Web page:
Including fat at a meal delays the rate at which carb-containing foods are broken down and absorbed. This can help prevent blood sugar increases if carbs are kept low.

However, studies conducted on people with type 1 diabetes have shown that consuming a high-fat, high-carb meal can prolong the time that blood sugar remains elevated after eating. This is one reason why it’s important to avoid eating meals that are high in both fat and carbs.

3. How many carbs can I eat if I have diabetes?

What should your daily carb intake be? Although lower is generally better, exactly how many carbs you can tolerate is somewhat individual.

You and your friend may both have diabetes. Yet after eating an identical meal, your own blood sugar may be higher or lower than your friend’s an hour or two later. More importantly, one of you may now have a blood sugar level above the normal range.

Monitoring blood sugar response

If you keep net carbs very low (under 10 grams per meal), your blood sugar is likely to remain well controlled at all times. If you want to experiment with eating slightly more carbs, make sure to test your blood sugar to determine your personal carb tolerance.

Try to measure your blood glucose before eating and then at 1 and 2 hours after eating. Keep a log of your blood sugar readings along with what you ate, and adjust your carb intake as needed based on your results.

4. Diabetes meal planning: keep it simple

There are just three steps to planning a meal to keep blood sugars low. Start with adequate protein, include minimally processed fats, and keep your carbs low and consistent across meals.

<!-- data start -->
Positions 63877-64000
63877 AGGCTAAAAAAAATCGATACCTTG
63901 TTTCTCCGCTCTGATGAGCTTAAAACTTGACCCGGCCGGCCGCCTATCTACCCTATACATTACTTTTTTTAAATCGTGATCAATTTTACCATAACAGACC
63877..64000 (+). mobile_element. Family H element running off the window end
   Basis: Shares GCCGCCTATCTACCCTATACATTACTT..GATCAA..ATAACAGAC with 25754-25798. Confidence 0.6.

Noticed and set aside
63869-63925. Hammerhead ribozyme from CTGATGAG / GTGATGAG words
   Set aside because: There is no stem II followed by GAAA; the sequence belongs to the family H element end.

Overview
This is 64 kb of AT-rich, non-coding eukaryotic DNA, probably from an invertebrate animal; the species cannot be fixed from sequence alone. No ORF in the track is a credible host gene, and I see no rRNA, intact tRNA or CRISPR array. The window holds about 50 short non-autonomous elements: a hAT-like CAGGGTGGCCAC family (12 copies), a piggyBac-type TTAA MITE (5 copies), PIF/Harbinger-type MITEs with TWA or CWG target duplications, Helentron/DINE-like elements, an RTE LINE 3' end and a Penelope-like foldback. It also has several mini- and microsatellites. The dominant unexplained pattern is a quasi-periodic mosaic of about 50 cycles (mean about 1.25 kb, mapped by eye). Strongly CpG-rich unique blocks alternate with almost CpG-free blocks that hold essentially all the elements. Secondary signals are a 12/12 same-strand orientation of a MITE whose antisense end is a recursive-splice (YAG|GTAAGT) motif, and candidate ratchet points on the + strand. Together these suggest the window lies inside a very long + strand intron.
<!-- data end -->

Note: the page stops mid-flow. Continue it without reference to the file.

Start with adequate protein

Protein is important for maintaining muscle, preventing bone loss, and helping to control appetite, among its many other functions.

Make sure to include a good protein source at each meal. Aim for about 4-7 ounces (110-200 grams) of meat, poultry, fish, or tofu; or 4-6 eggs.

Learn more — including how to calculate your personal protein needs — in our complete protein guide.

Include minimally processed fat

Fat is the macronutrient that has the least effect on blood sugar, adds richness and flavor to meals, and provides the majority of your energy needs on a low-carb diabetes diet. Remember to focus mostly on minimally processed fat sources as often as possible.

Check out our guide to healthy fats on a low-carb or keto diet

Keep carbs low and consistent across meals

With diabetes, it’s not just how many carbs you consume per day that matters; your carb intake at each meal is important because it can affect your blood sugar for several hours. It may be best to aim for roughly the same amount of net carbs (10 grams or less) at each meal instead of eating most of your carbs at one sitting.

Remember that testing your blood sugar will confirm whether your blood sugar remains within the normal, healthy range.

Meal plans designed for results

With our personalized meal plans, we do the planning for you. All you have to focus on is cooking, eating, and enjoying healthy, delicious food.

6. Summary

An effective diabetes diet doesn’t have to be complicated; in fact, it can be surprisingly simple and enjoyable, as described above.

By eating delicious whole foods that are naturally low in carbohydrates, you could be on your way to reversing type 2 diabetes or achieving excellent blood sugar control with type 1 diabetes.

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Frequently Asked Questions

What is the best food to control diabetes?

The best food to control diabetes is a diet that includes whole grains, vegetables, fruits, and low-fat dairy products.

What foods can diabetics eat freely?

Diabetics can eat freely of all fruits, vegetables, and whole grains.

What foods lower blood sugar immediately?

Some foods that lower blood sugar quickly are: -Bananas -Apples -Carrots -Celery -Grapefruit -Pineapple -Watermelon Some foods that lower blood sugar slowly are: -Oatmeal -Brown rice -Quinoa -Beans -Broccoli -Cauliflower -Lettuce -Tomatoes -Yams